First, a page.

It’s astounding how researchers can up with conclusions which are bound to please some and infuriate others.
Here we are in the midst of a Pandemic and a study claiming that nicotine can fight off the Coronavirus is released by the French Institut Pasteur. This will do wonders for tobacco sales.
Predictably there is another study, this one published in the Chinese Medical Journal which reaches a totally opposite conclusion.
You be the judge.
Excerpted from Deutsche Welle 4.28.2020
According to a new French study, smokers could be better protected than others from the novel coronavirus because nicotine blocks its docking sites. Another study, however, suggests exactly the opposite.
In the past, scientists had already looked at the possibility that nicotine might also have positive effects on the body. For example, researchers studied the effect of nicotine-like substances on the treatment of Parkinson’s and Alzheimer’s disease. For people with serious conditions like dementia, the benefits of nicotine were found to outweigh its disadvantages.
The results of the French study so far do not mean, however, that everyone should try to have a smoke as quickly and as often as possible.
Smokers are generally considered a risk group for infections with the novel coronavirus. According to a study published in the Chinese Medical Journal, they usually contract more severe and protracted forms of the disease it causes, COVID-19, than non-smokers and die more often as a result.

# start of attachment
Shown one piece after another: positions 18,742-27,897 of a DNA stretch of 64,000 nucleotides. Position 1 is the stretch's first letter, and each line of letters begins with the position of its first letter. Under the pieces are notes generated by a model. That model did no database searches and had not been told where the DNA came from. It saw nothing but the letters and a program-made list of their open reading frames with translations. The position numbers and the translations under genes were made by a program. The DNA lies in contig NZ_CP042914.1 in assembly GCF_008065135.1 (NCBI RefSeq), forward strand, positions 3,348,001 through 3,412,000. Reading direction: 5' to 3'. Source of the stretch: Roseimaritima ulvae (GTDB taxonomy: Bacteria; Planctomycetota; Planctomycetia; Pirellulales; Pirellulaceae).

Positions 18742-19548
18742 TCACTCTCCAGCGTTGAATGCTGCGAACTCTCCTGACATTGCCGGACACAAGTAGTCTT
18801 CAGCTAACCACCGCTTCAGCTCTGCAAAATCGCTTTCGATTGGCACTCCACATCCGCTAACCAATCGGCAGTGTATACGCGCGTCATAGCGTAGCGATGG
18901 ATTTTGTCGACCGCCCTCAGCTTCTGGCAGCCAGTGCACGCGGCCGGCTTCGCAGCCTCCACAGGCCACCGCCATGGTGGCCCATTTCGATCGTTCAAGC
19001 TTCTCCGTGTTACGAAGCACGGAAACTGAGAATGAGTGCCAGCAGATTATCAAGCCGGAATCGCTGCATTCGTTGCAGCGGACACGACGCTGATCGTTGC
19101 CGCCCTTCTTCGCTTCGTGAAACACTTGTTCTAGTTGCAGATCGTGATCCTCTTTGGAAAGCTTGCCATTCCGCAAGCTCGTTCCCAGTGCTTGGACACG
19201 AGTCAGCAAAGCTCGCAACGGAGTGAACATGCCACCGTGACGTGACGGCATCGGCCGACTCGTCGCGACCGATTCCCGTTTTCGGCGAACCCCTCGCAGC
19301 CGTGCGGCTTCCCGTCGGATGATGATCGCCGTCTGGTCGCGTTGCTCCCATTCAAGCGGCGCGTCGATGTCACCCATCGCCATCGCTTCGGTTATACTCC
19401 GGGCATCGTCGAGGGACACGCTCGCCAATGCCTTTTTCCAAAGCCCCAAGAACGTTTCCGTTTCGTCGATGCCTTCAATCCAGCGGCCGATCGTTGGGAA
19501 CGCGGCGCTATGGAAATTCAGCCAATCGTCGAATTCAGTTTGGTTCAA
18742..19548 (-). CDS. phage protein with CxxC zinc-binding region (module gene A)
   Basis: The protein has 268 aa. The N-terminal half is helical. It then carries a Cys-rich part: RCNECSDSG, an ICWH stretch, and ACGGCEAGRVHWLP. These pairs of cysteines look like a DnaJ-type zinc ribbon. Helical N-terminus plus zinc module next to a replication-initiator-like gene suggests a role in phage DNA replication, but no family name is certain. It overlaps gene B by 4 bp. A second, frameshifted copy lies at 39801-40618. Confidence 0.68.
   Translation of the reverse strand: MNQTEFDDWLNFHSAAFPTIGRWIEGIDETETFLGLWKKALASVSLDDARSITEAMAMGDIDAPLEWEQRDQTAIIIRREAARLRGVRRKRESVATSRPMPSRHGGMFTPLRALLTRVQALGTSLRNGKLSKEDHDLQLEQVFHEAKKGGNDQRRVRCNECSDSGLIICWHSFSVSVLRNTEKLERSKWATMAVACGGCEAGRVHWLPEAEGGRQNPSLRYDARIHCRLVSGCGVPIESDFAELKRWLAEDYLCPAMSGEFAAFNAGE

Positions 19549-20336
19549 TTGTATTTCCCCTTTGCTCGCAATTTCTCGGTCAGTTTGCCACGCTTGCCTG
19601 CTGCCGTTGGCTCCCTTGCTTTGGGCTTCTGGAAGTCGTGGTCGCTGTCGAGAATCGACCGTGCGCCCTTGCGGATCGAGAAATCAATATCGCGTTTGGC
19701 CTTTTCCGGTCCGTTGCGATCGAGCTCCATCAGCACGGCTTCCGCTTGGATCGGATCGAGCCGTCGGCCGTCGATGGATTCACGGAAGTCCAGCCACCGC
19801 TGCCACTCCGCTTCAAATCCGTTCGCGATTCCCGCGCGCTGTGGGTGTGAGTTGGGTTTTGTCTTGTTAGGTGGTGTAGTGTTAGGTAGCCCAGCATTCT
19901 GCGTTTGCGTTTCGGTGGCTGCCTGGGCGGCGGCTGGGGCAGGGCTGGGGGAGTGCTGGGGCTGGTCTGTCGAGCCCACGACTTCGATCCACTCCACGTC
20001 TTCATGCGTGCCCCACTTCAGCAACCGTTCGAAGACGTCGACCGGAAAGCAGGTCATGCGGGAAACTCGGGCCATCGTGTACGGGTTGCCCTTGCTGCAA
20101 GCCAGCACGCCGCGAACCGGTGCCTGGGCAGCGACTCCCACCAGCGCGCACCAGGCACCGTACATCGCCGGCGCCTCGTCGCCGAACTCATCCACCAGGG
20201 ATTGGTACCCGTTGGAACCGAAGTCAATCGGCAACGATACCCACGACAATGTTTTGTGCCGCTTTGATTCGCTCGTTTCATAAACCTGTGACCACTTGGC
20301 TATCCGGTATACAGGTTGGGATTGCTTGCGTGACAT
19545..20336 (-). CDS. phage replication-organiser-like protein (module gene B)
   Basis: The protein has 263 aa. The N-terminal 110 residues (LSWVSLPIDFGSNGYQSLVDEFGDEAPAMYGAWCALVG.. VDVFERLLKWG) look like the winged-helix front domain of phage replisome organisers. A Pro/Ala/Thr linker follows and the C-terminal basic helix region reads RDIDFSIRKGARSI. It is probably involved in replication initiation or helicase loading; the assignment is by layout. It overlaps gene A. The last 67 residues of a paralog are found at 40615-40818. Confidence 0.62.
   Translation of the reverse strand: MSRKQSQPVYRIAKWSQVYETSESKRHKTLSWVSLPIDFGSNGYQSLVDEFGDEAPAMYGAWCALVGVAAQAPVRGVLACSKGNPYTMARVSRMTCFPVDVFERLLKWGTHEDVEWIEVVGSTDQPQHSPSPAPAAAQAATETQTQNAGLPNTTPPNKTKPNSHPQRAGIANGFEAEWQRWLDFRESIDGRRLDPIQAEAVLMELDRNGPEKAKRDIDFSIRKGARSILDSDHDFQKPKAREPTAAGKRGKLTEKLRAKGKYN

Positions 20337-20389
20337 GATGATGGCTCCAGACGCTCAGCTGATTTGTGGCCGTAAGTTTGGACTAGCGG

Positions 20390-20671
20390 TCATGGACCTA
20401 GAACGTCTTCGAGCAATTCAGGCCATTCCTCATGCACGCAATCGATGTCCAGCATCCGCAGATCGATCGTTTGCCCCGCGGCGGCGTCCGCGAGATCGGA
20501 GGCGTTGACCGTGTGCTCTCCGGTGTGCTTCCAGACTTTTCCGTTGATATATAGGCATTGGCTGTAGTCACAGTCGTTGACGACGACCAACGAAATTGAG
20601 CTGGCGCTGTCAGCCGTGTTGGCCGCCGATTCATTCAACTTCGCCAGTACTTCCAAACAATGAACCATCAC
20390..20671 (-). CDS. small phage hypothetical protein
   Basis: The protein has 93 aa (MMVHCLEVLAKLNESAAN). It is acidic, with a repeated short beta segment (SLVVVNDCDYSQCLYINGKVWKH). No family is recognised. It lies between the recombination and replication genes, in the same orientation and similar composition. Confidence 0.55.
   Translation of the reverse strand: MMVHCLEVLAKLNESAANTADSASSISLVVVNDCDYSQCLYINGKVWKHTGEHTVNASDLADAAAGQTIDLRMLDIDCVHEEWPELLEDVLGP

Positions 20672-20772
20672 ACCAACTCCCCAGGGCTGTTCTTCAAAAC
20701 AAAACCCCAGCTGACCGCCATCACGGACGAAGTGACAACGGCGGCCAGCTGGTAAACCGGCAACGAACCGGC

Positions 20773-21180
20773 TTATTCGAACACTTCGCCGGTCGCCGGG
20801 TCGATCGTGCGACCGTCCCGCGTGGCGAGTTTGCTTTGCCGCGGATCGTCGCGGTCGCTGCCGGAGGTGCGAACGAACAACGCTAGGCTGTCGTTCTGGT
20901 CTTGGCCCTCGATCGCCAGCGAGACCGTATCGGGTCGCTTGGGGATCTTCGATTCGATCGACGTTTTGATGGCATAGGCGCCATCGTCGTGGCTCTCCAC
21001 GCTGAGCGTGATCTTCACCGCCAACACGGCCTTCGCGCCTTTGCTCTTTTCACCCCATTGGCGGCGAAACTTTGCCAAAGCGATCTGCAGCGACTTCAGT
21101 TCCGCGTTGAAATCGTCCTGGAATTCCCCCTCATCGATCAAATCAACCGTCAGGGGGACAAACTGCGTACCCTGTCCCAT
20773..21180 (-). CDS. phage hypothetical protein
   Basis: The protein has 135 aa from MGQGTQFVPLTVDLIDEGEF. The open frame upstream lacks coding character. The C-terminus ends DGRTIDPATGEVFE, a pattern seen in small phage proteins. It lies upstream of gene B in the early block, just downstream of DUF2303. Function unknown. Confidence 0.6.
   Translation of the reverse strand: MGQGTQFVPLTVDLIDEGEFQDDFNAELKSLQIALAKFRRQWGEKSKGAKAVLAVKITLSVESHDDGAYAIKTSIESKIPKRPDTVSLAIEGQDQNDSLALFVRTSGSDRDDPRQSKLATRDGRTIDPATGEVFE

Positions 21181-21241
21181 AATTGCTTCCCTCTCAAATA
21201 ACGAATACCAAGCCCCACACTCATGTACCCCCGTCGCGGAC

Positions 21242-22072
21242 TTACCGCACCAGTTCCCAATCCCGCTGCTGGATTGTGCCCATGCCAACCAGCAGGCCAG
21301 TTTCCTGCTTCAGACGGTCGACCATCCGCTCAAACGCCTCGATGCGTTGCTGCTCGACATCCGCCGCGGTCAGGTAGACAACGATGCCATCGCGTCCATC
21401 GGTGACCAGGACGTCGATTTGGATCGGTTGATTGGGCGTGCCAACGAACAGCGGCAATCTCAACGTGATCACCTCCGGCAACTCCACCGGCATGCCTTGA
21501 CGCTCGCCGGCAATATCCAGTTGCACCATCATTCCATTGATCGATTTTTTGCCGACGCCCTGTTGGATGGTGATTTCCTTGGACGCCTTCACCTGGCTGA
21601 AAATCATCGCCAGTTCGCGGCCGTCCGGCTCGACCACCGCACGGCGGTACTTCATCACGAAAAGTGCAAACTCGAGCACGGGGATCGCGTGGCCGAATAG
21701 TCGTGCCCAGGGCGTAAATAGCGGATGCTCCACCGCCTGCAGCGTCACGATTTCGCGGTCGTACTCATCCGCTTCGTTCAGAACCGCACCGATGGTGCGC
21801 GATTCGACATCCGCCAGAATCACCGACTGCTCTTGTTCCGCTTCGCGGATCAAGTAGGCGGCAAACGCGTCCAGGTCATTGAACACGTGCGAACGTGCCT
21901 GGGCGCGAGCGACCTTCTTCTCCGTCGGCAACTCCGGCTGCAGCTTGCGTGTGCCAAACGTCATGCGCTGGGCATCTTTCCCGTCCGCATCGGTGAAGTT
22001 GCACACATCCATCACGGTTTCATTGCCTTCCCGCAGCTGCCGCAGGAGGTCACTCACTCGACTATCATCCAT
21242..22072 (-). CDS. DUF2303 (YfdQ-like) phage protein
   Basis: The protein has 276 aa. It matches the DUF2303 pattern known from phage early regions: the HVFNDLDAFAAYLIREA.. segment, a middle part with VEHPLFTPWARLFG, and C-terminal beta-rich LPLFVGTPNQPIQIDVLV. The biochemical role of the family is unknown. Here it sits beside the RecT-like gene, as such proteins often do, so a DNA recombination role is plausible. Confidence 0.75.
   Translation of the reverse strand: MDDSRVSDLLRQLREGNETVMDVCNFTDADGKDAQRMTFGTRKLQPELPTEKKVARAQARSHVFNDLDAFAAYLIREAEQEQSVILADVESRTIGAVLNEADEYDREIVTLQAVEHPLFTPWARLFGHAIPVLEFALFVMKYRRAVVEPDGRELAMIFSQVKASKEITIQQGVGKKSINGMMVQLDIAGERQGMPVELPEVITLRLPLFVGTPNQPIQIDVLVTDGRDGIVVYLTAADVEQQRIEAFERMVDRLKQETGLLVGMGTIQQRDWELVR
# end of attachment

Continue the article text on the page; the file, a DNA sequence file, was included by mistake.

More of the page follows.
However, French researchers led by Jean-Pierre Changeux, a neurobiologist at the Institut Pasteur, suspect that nicotine patches could help prevent infections with the dangerous virus. They have published a corresponding hypothesis on the science portal Qeios.
They came to this conclusion because their data, which contradicts that of the Chinese study, shows that there seems to be only a small number of smokers among COVID-19 patients.
The study looked at around 500 COVID-19 patients, of whom 350 had been treated in hospital and 150 had a mild disease progression. Only 5% were smokers, Zahir Amoura, head of the study and professor of internal medicine, told the news agency AFP. This in turn meant there were 80% fewer smokers among the COVID-19 patients than in the general population of the same age and gender cohort.
An earlier metastudy by researchers led by Giuseppe Lippi from Verona, Italy, published in the European Journal of Internal Medicine, came to a similar conclusion: that smokers are no more likely to contract COVID-19 than others.
Nicotine as protection?
The French study assumes that nicotine can protect against the new coronavirus. It is based on the hypothesis “that nicotine attaches to cell receptors (ACE2) used by the coronavirus, thereby preventing the virus from attaching,” explains Changeux, who also holds a chair at the College de France.
The virus cannot enter the cell and cannot spread in the organism if nicotine blocks it, the researchers conclude. The Pitie-Salpetriere hospital in Paris is now to investigate this finding in more detail.